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Overseas travel and sleep?

Answered on August 19, 2014
Created December 24, 2010 at 9:47 PM

I am traveling overseas for 5 days and will have a one day layover in Europe. My destination will be a 7 hour time difference. I have always had trouble sleeping on a plane and don't want to get to screwed up with my sleep. Not too worried about staying paleo re: food, but the sleep concerns me, especially on the plane. Any recommendations?

64433a05384cd9717c1aa6bf7e98b661

(15236)

on May 04, 2011
at 02:01 PM

yeah I'd say fast on the plane or at least bring your own food

B124653b19ee9dd438710a38954ed4a3

(1634)

on December 25, 2010
at 09:21 AM

I walk on with at least a liter so for most of the flight I don't have to wait for the attendants or be woken up by them. But then also take whatever I can get from them.

7e746be2f0e550a8cd7df881322ae705

(18701)

on December 25, 2010
at 02:30 AM

Absolutely agree on staying hydrated. #1 priority. I ask for tons of water on the flight. I don't care if I am annoying.

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3 Answers

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B124653b19ee9dd438710a38954ed4a3

(1634)

on December 24, 2010
at 11:30 PM

I've made the journey across the pond a few times and have yet to have jet-lag.
Either very lucky or I have a decent protocol.

For going east on an overnight flight:

  1. Stay hydrated. Seriously!
  2. Preset sleep patterns for the time change: Go to bed earlier the night before or multiple nights before if possible. And rise earlier.
  3. Fast! Don't eat on the flight, and give your system a rest for well into the day of arrival. Sometimes I'll take a bit of carbs to help trigger sleep on the plane (had some sweet potato with me for my last trip). But I didn't eat anything else. Remember it's probably 2am where you are headed. Would you normally be eating then?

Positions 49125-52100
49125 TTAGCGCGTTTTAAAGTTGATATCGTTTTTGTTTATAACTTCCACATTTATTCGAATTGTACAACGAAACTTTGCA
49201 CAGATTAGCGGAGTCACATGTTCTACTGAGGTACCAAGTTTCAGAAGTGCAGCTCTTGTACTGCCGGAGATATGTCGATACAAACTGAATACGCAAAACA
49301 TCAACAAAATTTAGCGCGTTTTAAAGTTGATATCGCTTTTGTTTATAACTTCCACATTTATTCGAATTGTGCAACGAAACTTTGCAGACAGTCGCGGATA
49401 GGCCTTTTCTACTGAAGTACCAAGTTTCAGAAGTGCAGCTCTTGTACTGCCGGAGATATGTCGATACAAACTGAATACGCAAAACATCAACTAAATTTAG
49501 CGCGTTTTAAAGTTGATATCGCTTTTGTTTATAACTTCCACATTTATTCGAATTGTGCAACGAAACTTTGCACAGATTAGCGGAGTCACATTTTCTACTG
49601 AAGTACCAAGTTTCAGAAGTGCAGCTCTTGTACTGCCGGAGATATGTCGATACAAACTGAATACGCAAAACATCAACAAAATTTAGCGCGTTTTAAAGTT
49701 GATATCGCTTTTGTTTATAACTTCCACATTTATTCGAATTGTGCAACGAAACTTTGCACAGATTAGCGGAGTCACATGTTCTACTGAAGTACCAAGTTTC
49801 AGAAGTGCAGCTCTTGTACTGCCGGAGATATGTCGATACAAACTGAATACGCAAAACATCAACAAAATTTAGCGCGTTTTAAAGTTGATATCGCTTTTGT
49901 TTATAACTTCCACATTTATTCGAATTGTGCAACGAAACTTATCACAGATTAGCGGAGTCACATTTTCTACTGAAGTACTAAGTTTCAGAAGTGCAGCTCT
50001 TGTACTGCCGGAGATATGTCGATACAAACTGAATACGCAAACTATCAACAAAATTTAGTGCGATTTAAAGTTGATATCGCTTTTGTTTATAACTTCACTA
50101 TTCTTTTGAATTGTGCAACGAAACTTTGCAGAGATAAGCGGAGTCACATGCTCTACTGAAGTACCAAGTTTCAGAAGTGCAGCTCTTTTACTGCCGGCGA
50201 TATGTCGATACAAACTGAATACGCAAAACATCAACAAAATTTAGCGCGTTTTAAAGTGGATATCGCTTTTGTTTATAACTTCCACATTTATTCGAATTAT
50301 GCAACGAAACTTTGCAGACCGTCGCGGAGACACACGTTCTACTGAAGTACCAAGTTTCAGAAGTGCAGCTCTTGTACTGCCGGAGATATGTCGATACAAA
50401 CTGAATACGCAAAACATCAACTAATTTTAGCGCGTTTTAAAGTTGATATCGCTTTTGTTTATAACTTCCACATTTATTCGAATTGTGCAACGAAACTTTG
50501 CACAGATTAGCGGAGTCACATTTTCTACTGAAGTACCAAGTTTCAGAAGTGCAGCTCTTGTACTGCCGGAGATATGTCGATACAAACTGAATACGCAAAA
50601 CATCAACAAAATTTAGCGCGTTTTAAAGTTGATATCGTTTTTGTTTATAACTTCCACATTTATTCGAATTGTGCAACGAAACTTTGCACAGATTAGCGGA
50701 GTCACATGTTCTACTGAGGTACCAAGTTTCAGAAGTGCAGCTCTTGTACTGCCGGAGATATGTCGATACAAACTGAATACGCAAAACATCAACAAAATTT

4. Find a way to at least get some rest. Maybe not a full sleep but some small naps. If you don't bring one of those neck pillows, rig one with the airline blanket. Tie like a scarf but with a big double knot to rest your chin/head on. Or you can try Gokhale's technique.
  5. Try melatonin to help reset your internal clock. Might want to test it before leaving in case it affects you differently.
  6. Exposure to sunlight upon arrival and spend as much time outside as possible. London doesn't always provide this.
  7. Avoid caffeine completely, or only take in the afternoon. Sometimes I'll have a caffeine nap in the afternoon (2-5ish).

7e746be2f0e550a8cd7df881322ae705

(18701)

on December 25, 2010
at 02:30 AM

Absolutely agree on staying hydrated. #1 priority. I ask for tons of water on the flight. I don't care if I am annoying.

B124653b19ee9dd438710a38954ed4a3

(1634)

on December 25, 2010
at 09:21 AM

I walk on with at least a liter so for most of the flight I don't have to wait for the attendants or be woken up by them. But then also take whatever I can get from them.

0
B8592e62f9804ddabae73c1103d6bcb9

(1956)

on December 25, 2010
at 01:08 AM

Fasting during the flight until the first breakfast at the new local time has been shown to prevent jet-lag. http://news.bbc.co.uk/1/hi/health/7414437.stm

64433a05384cd9717c1aa6bf7e98b661

(15236)

on May 04, 2011
at 02:01 PM

yeah I'd say fast on the plane or at least bring your own food

0
Bc2110309df459e4fd6c8dab58e364ab

(1096)

on December 24, 2010
at 10:19 PM

When you arrive, just try to spend as much time outside as you can during daylight hours. The exposure to sunlight will help you adjust quickly. I used to travel to London a lot, before having children, and that always helped me to adjust quickly.

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